|Good morning, |
My name is Meg Snead, and I am excited and honored to now serve as Acting Secretary for the Department of Human Services. I come to DHS after serving as Governor Wolf’s Secretary of Policy and Planning, but I am not new to the human services world or DHS specifically. Prior to joining the Governor’s Office, I started my commonwealth service in DHS’ policy office working on Medicaid, mental health, and substance use policy. Prior to moving home to Pennsylvania, I spent 12 years working in the nonprofit industry in Colorado on affordable housing, homelessness services, and health care policy.
I’m very excited to be back in the agency environment, and it’s an incredible privilege to be back and leading an agency for which I care so deeply. I consider myself an advocate at heart, and the work done at DHS allows me to advocate for Pennsylvanians every day, be it through direct aid and assistance or through the quality of services and care we expect in programs and facilities we oversee. Millions of people across Pennsylvania turn to DHS through difficult times or rely on our programs or services.
I’m coming into this role at an important time for Pennsylvania and for the goals DHS has worked towards since Governor Wolf took office. This is a time to fortify the work and accomplishments of the last six years so this work can continue well beyond the Governor’s tenure. Pennsylvania’s recovery from this pandemic is something that DHS will play an active role in, and I am to use this time to help the people we serve in a way that can put them on a long-term path to better health, economic stability, and an overall improved quality of life.
Additional funding from the American Rescue Plan Act presents a number of opportunities to help continue collective recovery from this pandemic. Over the coming months DHS will provide hundreds of millions of dollars directly for people who are struggling to pay rent or utilities as a result of the pandemic. The Rescue Act also gives us the incredible opportunity to extend the Medicaid coverage period for new moms – something that can help us fight maternal mortality rates that disproportionately affect lower income women and women of color. And DHS will be able to continue support for essential industries that have been so challenged by this pandemic.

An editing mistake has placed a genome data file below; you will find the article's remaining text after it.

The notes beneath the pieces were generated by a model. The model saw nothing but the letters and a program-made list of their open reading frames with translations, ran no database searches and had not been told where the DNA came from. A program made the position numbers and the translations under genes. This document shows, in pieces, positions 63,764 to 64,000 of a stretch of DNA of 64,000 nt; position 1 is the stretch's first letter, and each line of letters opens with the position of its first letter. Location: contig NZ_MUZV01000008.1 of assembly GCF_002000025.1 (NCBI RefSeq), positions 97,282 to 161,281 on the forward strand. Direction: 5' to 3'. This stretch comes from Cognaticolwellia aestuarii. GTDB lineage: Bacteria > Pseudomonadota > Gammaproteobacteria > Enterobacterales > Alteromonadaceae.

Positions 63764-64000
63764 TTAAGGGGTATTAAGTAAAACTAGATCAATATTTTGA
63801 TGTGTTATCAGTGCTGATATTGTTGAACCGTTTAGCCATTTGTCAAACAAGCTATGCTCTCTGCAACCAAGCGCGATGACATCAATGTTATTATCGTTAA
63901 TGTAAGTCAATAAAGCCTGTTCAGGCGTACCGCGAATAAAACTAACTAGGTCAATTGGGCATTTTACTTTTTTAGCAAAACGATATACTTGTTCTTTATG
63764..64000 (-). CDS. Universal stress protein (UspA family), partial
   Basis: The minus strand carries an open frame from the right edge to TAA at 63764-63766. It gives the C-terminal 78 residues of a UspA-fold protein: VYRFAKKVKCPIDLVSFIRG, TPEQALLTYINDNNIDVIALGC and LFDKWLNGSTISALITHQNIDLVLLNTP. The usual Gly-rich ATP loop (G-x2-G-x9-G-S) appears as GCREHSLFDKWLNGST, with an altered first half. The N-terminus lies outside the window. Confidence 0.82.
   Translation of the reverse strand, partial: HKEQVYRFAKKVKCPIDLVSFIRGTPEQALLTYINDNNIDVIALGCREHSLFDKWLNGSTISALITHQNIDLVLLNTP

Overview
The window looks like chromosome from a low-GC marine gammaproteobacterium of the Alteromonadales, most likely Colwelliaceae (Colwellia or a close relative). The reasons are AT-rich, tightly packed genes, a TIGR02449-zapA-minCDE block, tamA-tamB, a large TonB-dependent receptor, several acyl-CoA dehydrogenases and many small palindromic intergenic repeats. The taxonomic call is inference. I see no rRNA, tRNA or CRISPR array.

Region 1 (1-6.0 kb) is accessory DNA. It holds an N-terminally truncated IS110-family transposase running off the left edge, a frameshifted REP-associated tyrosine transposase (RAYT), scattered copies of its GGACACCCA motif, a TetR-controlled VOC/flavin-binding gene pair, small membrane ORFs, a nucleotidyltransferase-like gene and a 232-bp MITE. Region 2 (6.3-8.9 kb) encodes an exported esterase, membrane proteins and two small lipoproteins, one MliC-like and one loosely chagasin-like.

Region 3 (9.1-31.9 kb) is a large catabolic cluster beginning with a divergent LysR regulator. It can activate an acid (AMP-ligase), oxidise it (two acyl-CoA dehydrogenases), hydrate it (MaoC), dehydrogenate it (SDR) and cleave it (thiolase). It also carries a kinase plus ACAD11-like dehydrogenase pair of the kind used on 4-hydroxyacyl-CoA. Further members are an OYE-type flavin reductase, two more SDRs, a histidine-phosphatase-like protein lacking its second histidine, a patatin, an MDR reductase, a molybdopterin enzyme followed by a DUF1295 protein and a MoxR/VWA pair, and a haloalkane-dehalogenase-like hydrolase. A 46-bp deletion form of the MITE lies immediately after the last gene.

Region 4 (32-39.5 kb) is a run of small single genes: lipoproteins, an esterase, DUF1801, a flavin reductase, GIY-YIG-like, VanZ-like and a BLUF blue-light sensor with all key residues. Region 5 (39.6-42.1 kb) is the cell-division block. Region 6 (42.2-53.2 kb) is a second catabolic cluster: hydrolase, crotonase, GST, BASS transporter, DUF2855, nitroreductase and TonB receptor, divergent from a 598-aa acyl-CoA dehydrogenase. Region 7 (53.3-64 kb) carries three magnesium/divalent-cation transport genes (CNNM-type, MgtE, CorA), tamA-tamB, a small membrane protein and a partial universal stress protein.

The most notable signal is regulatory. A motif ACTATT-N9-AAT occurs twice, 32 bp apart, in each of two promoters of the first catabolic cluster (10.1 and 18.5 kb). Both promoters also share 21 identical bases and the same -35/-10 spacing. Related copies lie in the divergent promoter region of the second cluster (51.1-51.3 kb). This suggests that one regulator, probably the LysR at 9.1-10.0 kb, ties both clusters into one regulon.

As our state and country begins to overcome this pandemic and help Pennsylvania emerge from the economic hardships, DHS will play a critical role in helping steer a recovery that prioritizes vulnerable individuals and families and affords the affiliated providers with the ability to emerge stronger. I know that I am assuming this role through a difficult period, but this has done incredible work in the last year to respond to the everchanging needs of this pandemic.
Joining me at DHS will be Andrew Barnes, who assumes the role of Executive Deputy Secretary. Andrew has been serving as the Executive Deputy Secretary in the Governor’s Policy Office since I assumed the role in 2019. Andrew comes to the position with more than 15 years of experience in the commonwealth. He previously worked in the Office of the Victim Advocate overseeing victim services and working to ensure victims’ rights are upheld and recognized through the justice process. Andrew also led policy and legislative affairs work in the Department of Corrections, working internally and in collaboration with other agencies and governing bodies to advance Pennsylvania’s justice system.
I’d like to thank Teresa Miller and Clarke Madden for their service to DHS and the commonwealth. They’ve done amazing work leading this agency over the last few years, and I’m excited to build on their success and continue working to help Pennsylvanians lead healthier, more enriching lives.